James Robertson is inmate #322534 on Netflix’s new show ‘I Am a Killer.’ The show, which was released on August 3, aims to explore the experience of different murderers who are sitting on death row.
Robertson’s story takes up the entire first episode of the show, with interviews by his attorney, Mark De Sisto, and some of the staff members and inmates who have worked and lived with him as well.
Robertson’s episode is significant for the fact that he openly admits to a premeditated murder as a means to get out of the solitary confinement structure he was stuck in. Here’s what you need to know.
1. Robertson ‘Started Getting Locked Up’ When He Was 12 Years Old’
Robertson says, “I didn’t go to school a lot of times…I used to skip school all the time.” Robertson added that he did a variety of drugs, and that he started “getting locked up” at an early age, for smaller offenses like stealing bikes.
“I was 16, I was hanging out on the streets, and I would see some place it looked like I could break into to it…to get some money to pay for dope,” Robertson explained.
Robertson’s socioeconomic outline is further investigated in the pre-screening report, which plays a role in an inmates determination for death row. Mike Gottfried, the man responsible for doing the report, said, “Violence is a part of James Robertson because violence was a part of his upbringing…he explained that he got hit with switches…it was there, it was brewing.”
Gottfried continues, “There’s a pattern of violence with James Robertson that starts slowly…the interesting thing about this is that when he was charged, he wasn’t even turning 17 for ten days, and I wonder if this could’ve gone another way.”
2. Robertson First Went to Prison Shortly After His 17th Birthday for Burglary & Aggravated Assault
Shortly after his 17th birthday, Robertson went to prison for the first time, after an attempted burglary and assault. “Originally, I had a ten year sentence,” Robertson said, “Then something happened, some other guys killed [someone] and I got fifteen years for that.” Robertson added that he tried to escape another time, and received another 80 years of imprisonment for that.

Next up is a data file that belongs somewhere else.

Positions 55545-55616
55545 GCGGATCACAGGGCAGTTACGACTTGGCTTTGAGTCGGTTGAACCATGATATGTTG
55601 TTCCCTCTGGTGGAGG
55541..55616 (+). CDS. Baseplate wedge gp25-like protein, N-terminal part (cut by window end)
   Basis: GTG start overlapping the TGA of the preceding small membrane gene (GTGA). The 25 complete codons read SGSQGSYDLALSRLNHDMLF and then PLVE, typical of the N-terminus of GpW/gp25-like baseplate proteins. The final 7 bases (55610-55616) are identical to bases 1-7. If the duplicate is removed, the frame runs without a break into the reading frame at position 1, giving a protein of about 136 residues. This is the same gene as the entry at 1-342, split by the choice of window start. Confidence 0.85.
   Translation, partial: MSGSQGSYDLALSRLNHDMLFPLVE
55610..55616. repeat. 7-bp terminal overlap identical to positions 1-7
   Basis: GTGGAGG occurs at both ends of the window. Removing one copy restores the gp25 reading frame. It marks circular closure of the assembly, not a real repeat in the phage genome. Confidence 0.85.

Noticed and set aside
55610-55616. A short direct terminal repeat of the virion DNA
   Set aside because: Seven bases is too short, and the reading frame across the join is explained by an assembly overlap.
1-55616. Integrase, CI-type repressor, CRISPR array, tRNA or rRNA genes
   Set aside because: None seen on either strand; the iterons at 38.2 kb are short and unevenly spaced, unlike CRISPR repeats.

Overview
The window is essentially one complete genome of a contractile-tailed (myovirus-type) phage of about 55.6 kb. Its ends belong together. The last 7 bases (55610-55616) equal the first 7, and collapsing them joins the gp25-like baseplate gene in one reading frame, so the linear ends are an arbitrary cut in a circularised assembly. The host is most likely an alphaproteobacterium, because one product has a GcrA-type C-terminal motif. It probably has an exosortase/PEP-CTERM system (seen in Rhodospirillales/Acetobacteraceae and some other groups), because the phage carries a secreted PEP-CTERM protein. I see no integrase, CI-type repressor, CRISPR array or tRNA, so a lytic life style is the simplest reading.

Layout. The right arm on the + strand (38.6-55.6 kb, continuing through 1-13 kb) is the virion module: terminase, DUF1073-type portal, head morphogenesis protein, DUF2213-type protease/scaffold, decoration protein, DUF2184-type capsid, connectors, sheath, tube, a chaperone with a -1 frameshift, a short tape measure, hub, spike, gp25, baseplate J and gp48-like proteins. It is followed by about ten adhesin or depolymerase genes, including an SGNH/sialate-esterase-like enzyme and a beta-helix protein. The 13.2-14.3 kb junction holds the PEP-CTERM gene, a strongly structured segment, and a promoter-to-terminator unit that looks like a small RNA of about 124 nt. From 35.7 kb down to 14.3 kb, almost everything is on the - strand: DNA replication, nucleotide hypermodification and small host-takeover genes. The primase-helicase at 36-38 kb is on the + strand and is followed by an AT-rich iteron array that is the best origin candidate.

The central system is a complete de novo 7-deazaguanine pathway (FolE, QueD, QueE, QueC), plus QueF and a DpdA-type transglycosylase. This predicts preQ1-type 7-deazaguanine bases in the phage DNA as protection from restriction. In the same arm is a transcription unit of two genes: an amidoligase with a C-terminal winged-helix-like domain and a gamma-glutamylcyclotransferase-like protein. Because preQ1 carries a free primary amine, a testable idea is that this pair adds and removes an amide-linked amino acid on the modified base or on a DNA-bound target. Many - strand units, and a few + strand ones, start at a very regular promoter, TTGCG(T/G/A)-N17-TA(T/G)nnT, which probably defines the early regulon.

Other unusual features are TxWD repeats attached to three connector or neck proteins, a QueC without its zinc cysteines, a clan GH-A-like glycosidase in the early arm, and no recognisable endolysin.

Robertson admitted that he had a bad attitude, and would “stab dudes and stuff.”
By the time Robertson eventually made it to death row, he had reportedly earned over 100 years of accrued prison time.
3. In 2008, Robertson Strangled a Man Named Frank Hart to Death to Get Out of Close Management
After a series of aggravated assaults in prison, Robertson claimed that the prison “took everything from me…my TV, my property. Man, that shit’s torture.” Robertson was put into solitary confinement for 23 hours a day. “You just lose all motivation, man. You ain’t getting no sun, really,” he said. “The guards humiliate you all the damn time…they treat you like a bug or something.”
Robertson claimed that ‘he got mad’ and said ‘I’m going to go ahead and kill somebody’ so that he could get on death row, which would get him out of solitary confinement. “Believe me,” Robertson said, “It was premeditated all the way. I waited until the guards made their rounds…I knew I had a 25 minute window of opportunity.”
Robertson claimed the entire incident took about six minutes, in total, before Hart was dead. “I don’t feel bad about it,” he said, then laughed. “You think that’s really something, isn’t it?”
4. Robertson Actually Preferred Being on Death Row to Being in the Close Management System
Ann Attwell, a staff nurse at the correctional facility that holds Robertson, explained that Robertson preferred the setup of death row because there are less rules for a prisoner to follow. “In close management we deal with a lot of frustration,” she said on the show. “They sleep most of the day, but if you go by at night…they’re fighting with one another. You can hear them, all not long. From the moment that James entered prison, he did not like the rules and regulations of the penal system. He did not like the rules and regulations of close management.”
Attwell added, “He did, however, want death row. Their rules and regulations are very, very simple, and he could handle that.”
Attwell explained that the difference between death row and close management is like “the difference between the slums and Beverly Hills.” On death row, Robertson had his own television, his own bedspread, better food, an individual nurse to take care of him, and a generally more quiet atmosphere. “And surprisingly enough, they have this comaraderie that they’re all there together,” Atwell explained. “And in their mind’s eye, they know…that they’re going to be there for 25 years.”
5. Robert Lynch, Robertson’s Former Cell Mate, Called Him a ‘Piece of Sh*t’
To Netflix, Lynch said, “[Robertson’s] outlook is that if he thinks that he can do something to you and get by with it, he’ll do it. If he thinks that he can’t get away with it, he won’t. And to me, that’s a coward. His problem is his knife, his violence.”
“That’s his first thought,” Lynch continued. “He’ll get his knife about small things.” Lynch added that Robertson’s perspective of close management was ‘a cop out,’ and that if Robertson had simply behaved well he wouldn’t have stayed in close management. “I mean, you can come here and get better or you can come here and get worse,” Lynch said. “It’s up to you, really.”
Lynch argued that Robertson, who he called “Chickenhead,” is “never going to change.” “He will always be a threat,” Lynch argued.